When Facebook’s rebrand to Meta and the company’s vision of the metaverse were announced back in October 2021, the report was met by largely unfavorable opinions from the American public. Here’s a look at some stats from various sources in regards to awareness of the metaverse and consumer willingness to shop in such an environment.
1. About 4 in 10 Americans Say They’re Familiar With the Metaverse
A late January 2022 survey from Ipsos indicates that 4 in 10 (38% of) US adults are either very familiar (14%) or somewhat familiar (24%) with the metaverse. Another 3 in 10 (31%) say they have heard of it, but are not familiar with it. Younger adults are more likely than older adults to be familiar with the metaverse, with more than half (53%) of those ages 18-34 claiming familiarity with the term, compared to one-fifth of adults 55 and older.
The share of adults familiar with the metaverse is about on par with those who are familiar with non-fungible tokens (NFTs; 37%), Internet of Things (35%) and augmented reality (40%). However, it is considerably fewer than those familiar with cryptocurrency (56%), virtual reality (69%) and AI (66%).
2. Only 1 in 6 Can Correctly Identify the Meaning of the Metaverse
Of those respondents to Ipsos’ survey who said they were familiar with the metaverse, a little more than 4 in 10 (42%) were able able to correctly identify its meaning: “A virtual, computer-generated world where people can socialize, work and play.” Looking at overall respondents, this translates into a mere 16% of US adults being able to correctly define the meaning of the metaverse.
3. One in 3 Adults Would Be Interested in Shopping for Products in Brand-Led Metaverse Environments
Although interest in using AR or VR to try products they might buy is lower among shoppers in the US than in some other regions, a survey of about 1,000 US consumers (ages 16+) from Obsess shows that one-third are interested in shopping for real or virtual products in metaverse environments created by brands. This is even more appealing to Gen Z and Millennials, with 4 in 10 of each age group reporting interest.
4. One in 4 Have Shopped Online in a 3D Virtual Store
There are some who have already participated in shopping at a 3D virtual store. One-quarter of respondents to Obsess’ survey report having shopped online at a 3D virtual store, with 7 in 10 of those who did saying they have made a purchase at one. Additionally, 6 in 10 respondents who have shopped online in a 3D virtual store say they were likely to do it again.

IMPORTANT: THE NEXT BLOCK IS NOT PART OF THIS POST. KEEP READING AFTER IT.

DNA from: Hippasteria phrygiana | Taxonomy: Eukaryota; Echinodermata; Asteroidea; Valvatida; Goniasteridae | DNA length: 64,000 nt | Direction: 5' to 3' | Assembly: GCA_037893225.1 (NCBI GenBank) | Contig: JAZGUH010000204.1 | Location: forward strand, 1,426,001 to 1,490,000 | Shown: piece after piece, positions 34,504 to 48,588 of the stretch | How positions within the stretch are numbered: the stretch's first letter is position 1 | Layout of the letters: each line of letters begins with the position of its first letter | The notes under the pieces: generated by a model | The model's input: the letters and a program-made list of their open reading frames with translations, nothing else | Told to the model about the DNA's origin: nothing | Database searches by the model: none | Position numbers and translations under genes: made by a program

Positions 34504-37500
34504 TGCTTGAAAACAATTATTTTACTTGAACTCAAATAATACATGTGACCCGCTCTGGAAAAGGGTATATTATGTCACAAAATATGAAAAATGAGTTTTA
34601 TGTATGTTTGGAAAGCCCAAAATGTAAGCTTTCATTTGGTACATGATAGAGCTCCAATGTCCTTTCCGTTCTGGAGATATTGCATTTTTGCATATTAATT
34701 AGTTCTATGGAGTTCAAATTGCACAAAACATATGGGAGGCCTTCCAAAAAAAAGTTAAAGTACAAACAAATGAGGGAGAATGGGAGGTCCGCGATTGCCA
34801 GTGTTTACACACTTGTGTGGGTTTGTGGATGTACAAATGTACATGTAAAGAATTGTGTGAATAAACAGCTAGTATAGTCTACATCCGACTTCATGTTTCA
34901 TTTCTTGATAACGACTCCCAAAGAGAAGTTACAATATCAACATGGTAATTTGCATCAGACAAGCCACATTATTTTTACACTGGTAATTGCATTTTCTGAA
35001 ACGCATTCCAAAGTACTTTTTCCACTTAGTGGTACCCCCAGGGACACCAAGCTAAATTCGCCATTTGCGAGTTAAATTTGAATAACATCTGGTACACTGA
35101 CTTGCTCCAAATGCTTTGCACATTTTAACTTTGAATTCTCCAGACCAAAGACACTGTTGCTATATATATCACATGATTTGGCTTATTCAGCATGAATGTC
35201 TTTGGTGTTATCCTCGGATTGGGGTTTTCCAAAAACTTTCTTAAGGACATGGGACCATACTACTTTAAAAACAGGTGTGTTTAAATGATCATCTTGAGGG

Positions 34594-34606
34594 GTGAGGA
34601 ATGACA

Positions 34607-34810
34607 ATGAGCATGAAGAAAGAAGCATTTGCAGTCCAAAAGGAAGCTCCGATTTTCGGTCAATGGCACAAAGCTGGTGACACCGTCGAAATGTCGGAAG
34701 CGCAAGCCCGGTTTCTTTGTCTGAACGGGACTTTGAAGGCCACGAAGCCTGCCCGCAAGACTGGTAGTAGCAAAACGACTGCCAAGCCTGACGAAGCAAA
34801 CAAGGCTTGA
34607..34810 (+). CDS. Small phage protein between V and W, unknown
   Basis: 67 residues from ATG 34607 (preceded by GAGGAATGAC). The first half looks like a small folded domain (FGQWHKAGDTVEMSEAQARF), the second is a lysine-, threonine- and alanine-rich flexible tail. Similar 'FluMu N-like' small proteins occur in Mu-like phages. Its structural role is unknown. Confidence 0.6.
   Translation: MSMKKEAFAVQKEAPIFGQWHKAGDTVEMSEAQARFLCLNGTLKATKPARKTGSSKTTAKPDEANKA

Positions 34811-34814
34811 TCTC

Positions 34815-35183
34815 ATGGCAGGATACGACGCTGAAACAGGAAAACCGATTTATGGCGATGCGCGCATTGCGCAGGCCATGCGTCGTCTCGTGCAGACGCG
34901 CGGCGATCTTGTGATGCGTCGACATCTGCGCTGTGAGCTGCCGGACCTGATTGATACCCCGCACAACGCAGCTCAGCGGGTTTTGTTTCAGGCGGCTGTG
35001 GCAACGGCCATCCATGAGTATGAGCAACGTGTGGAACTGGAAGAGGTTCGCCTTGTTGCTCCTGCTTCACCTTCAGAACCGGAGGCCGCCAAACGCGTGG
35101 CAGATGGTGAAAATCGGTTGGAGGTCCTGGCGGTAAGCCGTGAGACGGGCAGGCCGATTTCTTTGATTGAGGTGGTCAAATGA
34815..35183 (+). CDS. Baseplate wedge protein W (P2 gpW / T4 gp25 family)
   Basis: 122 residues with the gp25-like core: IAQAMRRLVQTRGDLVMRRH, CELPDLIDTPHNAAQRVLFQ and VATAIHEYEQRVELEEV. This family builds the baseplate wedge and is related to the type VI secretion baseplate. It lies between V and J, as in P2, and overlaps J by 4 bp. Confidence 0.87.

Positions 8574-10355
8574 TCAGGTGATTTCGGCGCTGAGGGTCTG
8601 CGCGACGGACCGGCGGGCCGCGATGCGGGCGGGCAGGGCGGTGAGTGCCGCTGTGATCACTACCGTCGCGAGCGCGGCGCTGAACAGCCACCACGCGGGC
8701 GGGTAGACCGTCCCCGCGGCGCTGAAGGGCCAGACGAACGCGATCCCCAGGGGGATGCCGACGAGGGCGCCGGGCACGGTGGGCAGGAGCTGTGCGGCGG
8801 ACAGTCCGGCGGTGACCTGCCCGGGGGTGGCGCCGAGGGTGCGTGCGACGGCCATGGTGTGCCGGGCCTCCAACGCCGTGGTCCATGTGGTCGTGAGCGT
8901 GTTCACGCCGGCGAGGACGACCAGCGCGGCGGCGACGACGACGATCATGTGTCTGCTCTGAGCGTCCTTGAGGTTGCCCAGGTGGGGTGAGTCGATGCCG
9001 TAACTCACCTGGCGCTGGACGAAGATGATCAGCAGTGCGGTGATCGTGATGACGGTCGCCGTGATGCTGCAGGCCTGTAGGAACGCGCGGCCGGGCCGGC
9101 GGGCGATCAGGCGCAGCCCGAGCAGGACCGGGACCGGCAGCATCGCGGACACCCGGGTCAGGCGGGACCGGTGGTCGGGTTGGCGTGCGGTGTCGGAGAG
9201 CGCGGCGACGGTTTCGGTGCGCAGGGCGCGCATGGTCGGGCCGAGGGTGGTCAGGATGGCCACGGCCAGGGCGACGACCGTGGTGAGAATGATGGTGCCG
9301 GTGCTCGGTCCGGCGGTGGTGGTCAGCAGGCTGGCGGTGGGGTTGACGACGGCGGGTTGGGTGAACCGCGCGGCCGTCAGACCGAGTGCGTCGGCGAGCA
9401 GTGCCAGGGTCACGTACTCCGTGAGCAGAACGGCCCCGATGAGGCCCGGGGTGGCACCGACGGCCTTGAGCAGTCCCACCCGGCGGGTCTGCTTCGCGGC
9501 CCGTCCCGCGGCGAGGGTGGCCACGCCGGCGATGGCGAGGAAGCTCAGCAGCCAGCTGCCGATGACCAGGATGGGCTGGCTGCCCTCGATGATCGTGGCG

5. 15% of Consumers Have Bought a Virtual Good or NFT
As part of the metaverse, a report [download page] from Scalefast hypothesizes that “NFTs and virtual goods present both a challenge and opportunity for brands.” As it stands, only 15% of the more than 1,200 US adults surveyed report having bought virtual goods or NFTs. The survey also indicates that purchasing virtual goods or NFTs is most attractive to males and younger individuals. Some 61% of those who have purchased an NFT or virtual goods are male and 56% are between the ages of 18 and 34.
6. Among People Who Have Never Bought a Virtual Good or NFT, 44% Don’t Know What They Are
The Scalefast survey also found that of the 85% of respondents who have not purchased a virtual good or NFT, 44% have no idea what they are. While Nielsen found that one-quarter of consumers were planning to buy an NFT in the next 6 months, educating consumers on what virtual goods and NFTs are could go a long way to increasing that percentage. Scalefast’s data shows that close to half (46%) of consumers could be convinced to purchase an NFT if they better understood how the tokens worked, while about 4 in 10 (42%) might be convinced if the NFT was going to appreciate or be a sound investment.
About the Data: Ipsos data is based on two January 2022 surveys of 1,000 adults each.
Obsess data is based on a December 2021 survey of 1,001 US consumers conducted by Kantar.
Scalefast data is based on a December 2021 survey of 1,257 US adults conducted by YouGov.